Saturday, August 14, 2010

There, in the water! A shark! A torpedo! A maggie?

Ah yes. The magnetometer or as we call it, Maggie. The magnetometer is a useful tool that has been around for over a century. A magnetometer is a scientific instrument used to measure the strength and/or direction of the magnetic field in the vicinity of the instrument. Magnetism varies from place to place and differences in Earth's magnetic field(the magnetosphere) can be caused by the differing nature of rocks and the interaction between charged particles from the Sun and the magnetosphere of a planet. Magnetometers are a frequent component instrument on spacecraft that explore planets or in our case a sea going vessel.

To keep it simplified: as the liquid metal core moves around the solid inner core, it creates a magnetic bipole or a North and South pole. The strength of this field would be continuous throughout the system if the Earth were a homogeneous structure. However, the Earth is a hetergeneous system and as such has effects on the magnetic field. The magnetometer allows us to detect the differences in the magnetic field created by changes within the structures of the Earth. Thus, a highly ferrous rock will have a greater effect on the surrounding magnetic field than a non-ferrous rock.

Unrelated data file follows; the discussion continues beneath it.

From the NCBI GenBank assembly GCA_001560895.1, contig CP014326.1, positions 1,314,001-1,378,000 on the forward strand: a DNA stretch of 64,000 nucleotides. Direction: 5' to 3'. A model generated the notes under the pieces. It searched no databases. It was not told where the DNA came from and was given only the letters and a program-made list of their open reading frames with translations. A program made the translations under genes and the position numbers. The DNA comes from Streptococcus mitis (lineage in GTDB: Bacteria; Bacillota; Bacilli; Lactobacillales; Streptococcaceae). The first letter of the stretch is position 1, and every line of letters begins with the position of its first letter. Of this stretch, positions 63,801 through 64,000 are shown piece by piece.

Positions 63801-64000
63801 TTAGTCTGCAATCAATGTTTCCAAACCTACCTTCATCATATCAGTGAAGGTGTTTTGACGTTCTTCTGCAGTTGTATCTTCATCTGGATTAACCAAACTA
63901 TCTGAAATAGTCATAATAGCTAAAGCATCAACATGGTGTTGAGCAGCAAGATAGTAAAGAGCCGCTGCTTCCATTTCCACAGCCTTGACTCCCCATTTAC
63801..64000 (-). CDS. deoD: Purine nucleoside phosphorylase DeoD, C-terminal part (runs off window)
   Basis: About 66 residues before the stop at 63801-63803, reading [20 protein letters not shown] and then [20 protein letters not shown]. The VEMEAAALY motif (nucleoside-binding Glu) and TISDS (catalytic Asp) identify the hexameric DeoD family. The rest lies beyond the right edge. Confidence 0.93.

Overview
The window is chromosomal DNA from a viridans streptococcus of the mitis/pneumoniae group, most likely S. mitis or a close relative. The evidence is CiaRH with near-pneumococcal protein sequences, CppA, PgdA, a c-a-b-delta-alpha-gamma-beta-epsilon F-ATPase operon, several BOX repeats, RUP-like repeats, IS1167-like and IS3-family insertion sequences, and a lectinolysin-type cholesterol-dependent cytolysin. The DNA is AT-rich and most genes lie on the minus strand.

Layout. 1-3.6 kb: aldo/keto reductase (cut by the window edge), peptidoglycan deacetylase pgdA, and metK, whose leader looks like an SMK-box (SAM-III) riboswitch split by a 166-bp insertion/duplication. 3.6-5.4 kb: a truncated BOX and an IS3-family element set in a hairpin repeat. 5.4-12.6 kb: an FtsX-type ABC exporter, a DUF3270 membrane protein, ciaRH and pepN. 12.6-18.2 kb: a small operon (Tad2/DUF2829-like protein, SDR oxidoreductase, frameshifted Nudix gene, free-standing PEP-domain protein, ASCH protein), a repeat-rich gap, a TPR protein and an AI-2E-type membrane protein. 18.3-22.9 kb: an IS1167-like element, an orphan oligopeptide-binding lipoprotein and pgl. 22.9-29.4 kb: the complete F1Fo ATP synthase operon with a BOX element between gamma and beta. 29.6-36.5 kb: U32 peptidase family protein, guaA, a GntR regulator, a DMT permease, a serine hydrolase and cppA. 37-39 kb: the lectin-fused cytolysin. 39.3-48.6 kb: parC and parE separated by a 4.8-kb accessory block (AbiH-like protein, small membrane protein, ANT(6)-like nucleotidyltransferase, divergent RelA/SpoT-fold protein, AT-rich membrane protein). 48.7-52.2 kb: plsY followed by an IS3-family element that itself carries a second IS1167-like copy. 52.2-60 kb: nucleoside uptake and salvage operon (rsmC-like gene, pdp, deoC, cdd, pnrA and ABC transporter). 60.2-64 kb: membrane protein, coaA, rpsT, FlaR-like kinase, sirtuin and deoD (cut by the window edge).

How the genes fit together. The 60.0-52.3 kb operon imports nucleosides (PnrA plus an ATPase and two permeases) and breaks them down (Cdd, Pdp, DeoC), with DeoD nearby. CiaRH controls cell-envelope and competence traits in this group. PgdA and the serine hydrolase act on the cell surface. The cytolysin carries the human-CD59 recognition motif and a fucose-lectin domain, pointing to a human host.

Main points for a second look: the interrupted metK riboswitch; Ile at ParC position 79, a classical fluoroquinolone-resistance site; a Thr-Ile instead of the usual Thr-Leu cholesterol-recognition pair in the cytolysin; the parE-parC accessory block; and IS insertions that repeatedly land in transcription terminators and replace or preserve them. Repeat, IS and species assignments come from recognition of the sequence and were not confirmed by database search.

Magnetometers claim to fame: They discovered that parts of the seafloor were polarized one direction and parts were polarized in the other. Duayne has already covered seafloor spreading and magnetism so read his post for that. Without magnetometers the polar reversals would not have been discovered.

When we first begin deploying seismic equipment, Maggie is put in the water first. It is towed behind the boat about 150m back and at about a depth of about 40m. Maggie is giving us updates constantly so we can track changes in the magnetic strength as we travel across the survey area. Using the data we collect we can build a very accurate magnetic profile of Shatsky Rise when we have completed the survey.

Although the Maggie is a humble looking piece of equipment, we are glad to have it and can thank its predecessors for helping solidify plate tectonics as an accepted theory of Earth's evolution.

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